Chapter 10 Market Power: Monopoly and Monopsony

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					Chapter 10 Market Power: Monopoly and Monopsony
 Topics to be Discussed
   - Monopoly & Monopoly Power
   - Sources of Monopoly Power
   - The Social Costs of Monopoly Power [ SKIP ]
   - Monopsony & Monopsony Power
   - Limiting Market Power: The Antitrust Laws [ SKIP ]

 Review of Perfect Competition
P = LMR = LMC
Normal profits or zero economic profits in the long run
Large number of buyers and sellers
Homogenous product
Perfect information
Firm is a price taker

 Monopoly
  1) One seller - many buyers
  2) One product (no good substitutes)
  3) Barriers to entry
  4) The monopolist is the supply-side of the market and has complete control over
      the amount offered for sale.
  5) Profits will be maximized at the level of output where MR=MC.


 Relationship between Average Revenue and Marginal Revenue in Monopoly
      - If demand curve is linear, MR is twice steeper.

 Observations
   1) To increase sales the price must fall
   2) MR < P
   3) Compare these with perfect competition case.

 Monopolist’s Output Decision
  1) Profits maximized at the output level where MR = MC
  2) Cost functions are the same

 Maximizing Profit When Marginal Revenue Equals Marginal Cost
      - FIGURE 10.2 on page 330
 Monopoly : An Example (On page 331)
      - C= 50+Q2
      - P=40-Q
 A Rule of Thumb for Pricing in Monopoly
               R ( PQ)
      1. MR      
               Q     Q
                      P         Q  P 
      2. MR  P  Q       P  P      
                                          
                      Q         P  Q 

      3. The markup (inverse of E) over MC as a percentage of price (P-MC)/P
      4. Associate this with Lerner’s Index.

 Monopoly pricing compared to perfect competition pricing:
      - Monopoly : P > MC
      - Perfect Competition : P = MC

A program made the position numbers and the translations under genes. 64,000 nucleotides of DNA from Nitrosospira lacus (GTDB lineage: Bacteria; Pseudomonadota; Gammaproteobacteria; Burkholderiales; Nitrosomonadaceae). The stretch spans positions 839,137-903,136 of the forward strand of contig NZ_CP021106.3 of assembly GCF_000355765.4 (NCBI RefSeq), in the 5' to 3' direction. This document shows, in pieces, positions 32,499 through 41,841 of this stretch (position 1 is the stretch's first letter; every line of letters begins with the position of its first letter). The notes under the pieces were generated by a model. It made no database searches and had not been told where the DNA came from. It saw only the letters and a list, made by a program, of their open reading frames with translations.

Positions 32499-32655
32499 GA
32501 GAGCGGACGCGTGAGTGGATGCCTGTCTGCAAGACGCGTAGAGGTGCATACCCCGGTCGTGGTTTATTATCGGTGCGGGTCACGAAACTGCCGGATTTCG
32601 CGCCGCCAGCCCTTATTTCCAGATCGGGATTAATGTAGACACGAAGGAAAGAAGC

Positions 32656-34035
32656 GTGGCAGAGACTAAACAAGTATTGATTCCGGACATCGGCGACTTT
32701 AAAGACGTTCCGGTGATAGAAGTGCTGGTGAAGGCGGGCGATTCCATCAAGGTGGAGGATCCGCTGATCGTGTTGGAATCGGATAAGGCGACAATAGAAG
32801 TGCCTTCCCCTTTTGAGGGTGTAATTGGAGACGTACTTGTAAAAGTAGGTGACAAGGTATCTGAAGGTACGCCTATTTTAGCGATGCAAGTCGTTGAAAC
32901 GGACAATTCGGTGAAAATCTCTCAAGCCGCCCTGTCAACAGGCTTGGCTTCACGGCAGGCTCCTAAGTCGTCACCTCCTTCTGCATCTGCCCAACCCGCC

- The more elastic the demand the closer price is to marginal cost.

 The Multiplant Firm
      - For many firms, production takes place in two or more different plants whose
          operating cost can differ.
      - Choosing total output and the output for each plant:
              o The marginal cost in each plant should be equal.
              o The MC should equal the MR each plant.
 Monopoly Algebraically:
        PQT  C1 (Q1 )  C2 (Q2 )
        ( PQT ) C1
                        0
       Q1     Q1    Q1
 Production with Two Plants [ FIGURE 10.6 on page 338]

 Monopoly Power
      - Monopoly is rare.
      - However, a market with several firms, each facing a downward sloping
         demand curve will produce so that price exceeds marginal cost.
 Measuring Monopoly Power
      - Perfect competition: P = MR = MC
      - Monopoly power: P > MC
      - Lerner’s Index of Monopoly Power : L = (P - MC)/P
      - The larger the value of L ( 0 < L< 1), the greater the monopoly power.
      -  L is expressed in terms of Ed : L = (P - MC)/P = -1/Ed
      - Ed is elasticity of demand for a firm, not the market.
 Elasticity of Demand and Price Markup [ FIGURE 10.8 on page 342]

 Sources of Monopoly Power
   1) Elasticity of market demand
   2) Number of firms
   3) The interaction among firms

 Monopsony
      - A monopsony is a market in which there is a single buyer (eg. NASA).
      - An oligopsony is a market with only a few buyers.
      - Monopsony power is the ability of the buyer to affect the price of the good and
        pay less than the price that would exist in a competitive market.

 Competitive Buyer : [Figure 10.13 on page 353]
     - Price taker
     - P = Marginal expenditure = Average expenditure
     - D = Marginal value
     - Compared to Competitive Seller

 Monopoly and Monopsony [ Figure 10.15 on page 355]
      -  Monopoly :            MR < P,      P > MC,         Qm < QC,      Pm > P C
      -   Monopsony :            ME > P ,     P < MV,       Qm < Q C ,   Pm < P C

 The degree of monopsony power depends on three similar factors.
   1) Elasticity of market supply
      - The less elastic the market supply, the greater the monopsony power.
   2) Number of buyers
      - The fewer the number of buyers, the less elastic the supply and the greater
          the monopsony power.
   3) Interaction Among Buyers
      - The less the buyers compete, the greater the monopsony power.

 Monopsony Power: Elastic versus Inelastic Supply [ FIGURE 10.16 on page 356]

 Bilateral Monopoly
        - Bilateral monopoly is rare.
        - However, markets with a small number of sellers with monopoly power selling
            to a market with few buyers with monopsony power is more common.

				
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